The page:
Jobs for Life: Church program coaches people to find and keep employment
By Susan Shinn
For the Salisbury Post
William Dye stood proudly, attired in a dark blue cap and gown, surrounded by family and friends. It was his first graduation.
Dye is a member of the first graduating class of Jobs for Life, an initiative led by First Baptist Church of Salisbury. A special service was held last week for the 15 graduates — 11 of whom already have jobs.
Jobs for Life seeks to turn the traditional faith-based assistance model upside down. While the majority of churches typically offer assistance when it comes to distributing food and clothing, and providing housing assistance, very few — just 2 percent — are doing something about putting people to work, according to the Rev. Rod Kerr, site director for Jobs for Life.
Kerr termed it a “next step and second chance ministry.”
The philosophy behind Jobs for Life is that if someone has a job, he or she can then provide the basic necessities of food, clothing and shelter for themselves and their families.
It’s not an easy task.
Jobs for Life used 125 volunteers over the course of the eight-week program. Folks served as mentors, instructors, members of the food and hospitality team, the business relations team, the prayer team and more.
To be a part of the class, students had to apply and go through an interview process. Classes met twice a week for two-hour sessions — meals were provided — and included lengthy homework assignments. Students could miss no more than three classes, and then that work had to be made up.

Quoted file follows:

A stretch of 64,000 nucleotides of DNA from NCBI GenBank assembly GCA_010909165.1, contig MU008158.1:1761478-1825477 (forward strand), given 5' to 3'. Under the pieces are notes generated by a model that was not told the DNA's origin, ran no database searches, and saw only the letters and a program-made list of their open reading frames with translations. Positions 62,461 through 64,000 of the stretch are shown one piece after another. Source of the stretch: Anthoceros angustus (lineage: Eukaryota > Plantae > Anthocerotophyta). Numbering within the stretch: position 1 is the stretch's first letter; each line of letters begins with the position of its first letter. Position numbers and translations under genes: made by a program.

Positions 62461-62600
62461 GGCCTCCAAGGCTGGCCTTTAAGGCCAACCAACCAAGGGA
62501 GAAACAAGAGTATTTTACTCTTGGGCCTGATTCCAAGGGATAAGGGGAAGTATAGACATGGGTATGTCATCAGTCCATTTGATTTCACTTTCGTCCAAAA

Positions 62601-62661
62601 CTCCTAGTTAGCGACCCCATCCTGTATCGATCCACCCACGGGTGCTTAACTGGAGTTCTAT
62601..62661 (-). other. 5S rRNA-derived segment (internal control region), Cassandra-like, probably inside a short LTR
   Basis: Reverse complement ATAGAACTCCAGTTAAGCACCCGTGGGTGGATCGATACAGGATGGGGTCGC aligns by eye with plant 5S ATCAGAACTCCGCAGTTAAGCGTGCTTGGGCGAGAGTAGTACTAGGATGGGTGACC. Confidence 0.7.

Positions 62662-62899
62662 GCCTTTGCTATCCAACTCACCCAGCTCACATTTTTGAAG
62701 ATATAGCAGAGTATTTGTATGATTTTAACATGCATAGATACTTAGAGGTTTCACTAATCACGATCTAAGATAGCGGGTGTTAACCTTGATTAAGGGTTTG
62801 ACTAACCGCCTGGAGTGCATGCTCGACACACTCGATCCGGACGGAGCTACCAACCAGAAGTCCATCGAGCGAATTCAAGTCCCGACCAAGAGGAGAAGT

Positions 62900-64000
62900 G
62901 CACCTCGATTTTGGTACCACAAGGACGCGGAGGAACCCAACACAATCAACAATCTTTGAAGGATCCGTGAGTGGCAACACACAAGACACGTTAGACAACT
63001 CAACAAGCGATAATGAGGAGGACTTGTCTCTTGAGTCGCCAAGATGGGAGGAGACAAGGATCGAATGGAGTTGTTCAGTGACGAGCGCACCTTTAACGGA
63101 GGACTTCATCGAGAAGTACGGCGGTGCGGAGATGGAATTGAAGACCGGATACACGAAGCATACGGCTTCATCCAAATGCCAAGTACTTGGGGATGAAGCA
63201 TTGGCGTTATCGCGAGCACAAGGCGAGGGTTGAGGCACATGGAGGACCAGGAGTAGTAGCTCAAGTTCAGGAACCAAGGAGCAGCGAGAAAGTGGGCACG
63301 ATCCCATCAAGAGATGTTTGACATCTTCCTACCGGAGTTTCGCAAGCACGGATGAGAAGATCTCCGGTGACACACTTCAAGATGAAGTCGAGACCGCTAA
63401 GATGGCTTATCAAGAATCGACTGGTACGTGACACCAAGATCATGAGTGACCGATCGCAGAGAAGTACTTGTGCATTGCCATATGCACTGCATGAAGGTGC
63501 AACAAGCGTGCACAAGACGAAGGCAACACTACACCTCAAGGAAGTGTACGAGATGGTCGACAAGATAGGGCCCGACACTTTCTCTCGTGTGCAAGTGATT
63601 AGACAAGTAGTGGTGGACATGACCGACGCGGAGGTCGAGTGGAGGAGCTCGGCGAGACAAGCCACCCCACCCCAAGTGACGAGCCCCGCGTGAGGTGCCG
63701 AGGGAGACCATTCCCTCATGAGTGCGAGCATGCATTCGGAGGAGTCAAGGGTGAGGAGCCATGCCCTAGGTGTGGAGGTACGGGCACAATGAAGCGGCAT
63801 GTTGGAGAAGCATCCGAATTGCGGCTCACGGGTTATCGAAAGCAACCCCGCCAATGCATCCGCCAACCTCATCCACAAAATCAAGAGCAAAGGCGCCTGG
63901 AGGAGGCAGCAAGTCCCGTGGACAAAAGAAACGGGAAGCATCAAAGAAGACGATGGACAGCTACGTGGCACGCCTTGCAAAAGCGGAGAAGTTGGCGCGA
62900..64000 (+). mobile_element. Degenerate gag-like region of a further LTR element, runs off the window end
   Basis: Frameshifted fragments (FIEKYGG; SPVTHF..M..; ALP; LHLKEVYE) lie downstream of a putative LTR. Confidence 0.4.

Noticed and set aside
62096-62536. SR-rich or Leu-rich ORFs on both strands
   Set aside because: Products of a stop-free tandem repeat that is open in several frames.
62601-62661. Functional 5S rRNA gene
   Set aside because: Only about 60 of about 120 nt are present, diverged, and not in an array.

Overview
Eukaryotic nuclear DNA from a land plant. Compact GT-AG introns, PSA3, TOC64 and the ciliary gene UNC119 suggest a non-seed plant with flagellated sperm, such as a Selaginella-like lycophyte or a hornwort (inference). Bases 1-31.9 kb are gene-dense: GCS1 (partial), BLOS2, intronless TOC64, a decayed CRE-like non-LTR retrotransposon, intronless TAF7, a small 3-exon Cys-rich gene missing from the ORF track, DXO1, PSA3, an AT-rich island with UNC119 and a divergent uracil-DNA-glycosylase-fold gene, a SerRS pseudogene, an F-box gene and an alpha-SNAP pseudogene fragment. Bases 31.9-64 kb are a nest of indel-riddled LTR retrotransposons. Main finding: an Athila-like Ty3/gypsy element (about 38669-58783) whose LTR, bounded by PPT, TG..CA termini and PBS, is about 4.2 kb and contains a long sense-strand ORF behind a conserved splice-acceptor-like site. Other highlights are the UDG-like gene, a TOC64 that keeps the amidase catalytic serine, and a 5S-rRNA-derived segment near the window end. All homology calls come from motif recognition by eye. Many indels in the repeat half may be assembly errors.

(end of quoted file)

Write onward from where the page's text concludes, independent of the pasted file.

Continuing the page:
Dye didn’t miss a class.
He’s now a member of the custodial staff at Novant Health Rowan Medical Center. His supervisor has offered him a bonus to recruit more employees like him.
“Whatever I do, I do to the best of my ability,” Dye said.
The program supported him in a variety of ways.
“That atmosphere of ‘You can do it!’ kept me going,” Dye said. “When you’ve got people who’ve been hurting, who’ve been down and out, there are so many positive things about this program. They showed us love. I want to better myself. I want to have positive people in my life, and help others.”
Each graduate has developed a vocational plan. Dye’s plan is to obtain his GED and own his own business.
“I can do this,” he said. “I’ve got somebody rooting for me. My mentor, Tom Speaks, is not just 99 percent but 100 percent behind me. This is the most powerful thing I’ve ever experienced. I’ve never had nobody showing they cared for me.”
Jobs for Life is unapologetically a faith-based initiative. It works because Christians want to work for the greater good, according to Byron McMillan, director of content and training for Jobs for Life, which is based in Raleigh. He said that it was unusual to have such a high number of students graduating with jobs already in hand.
“Scripture teaches us to be people of character,” McMillan said. Employers say that they can train people, he said. What they cannot teach is character.
That’s what Jobs for Life does. Students learn how to write resumés, but they also learn how to conduct themselves in an interview. They learn about workplace culture. They hear from local business owners. And they have mentors that attend every class with them.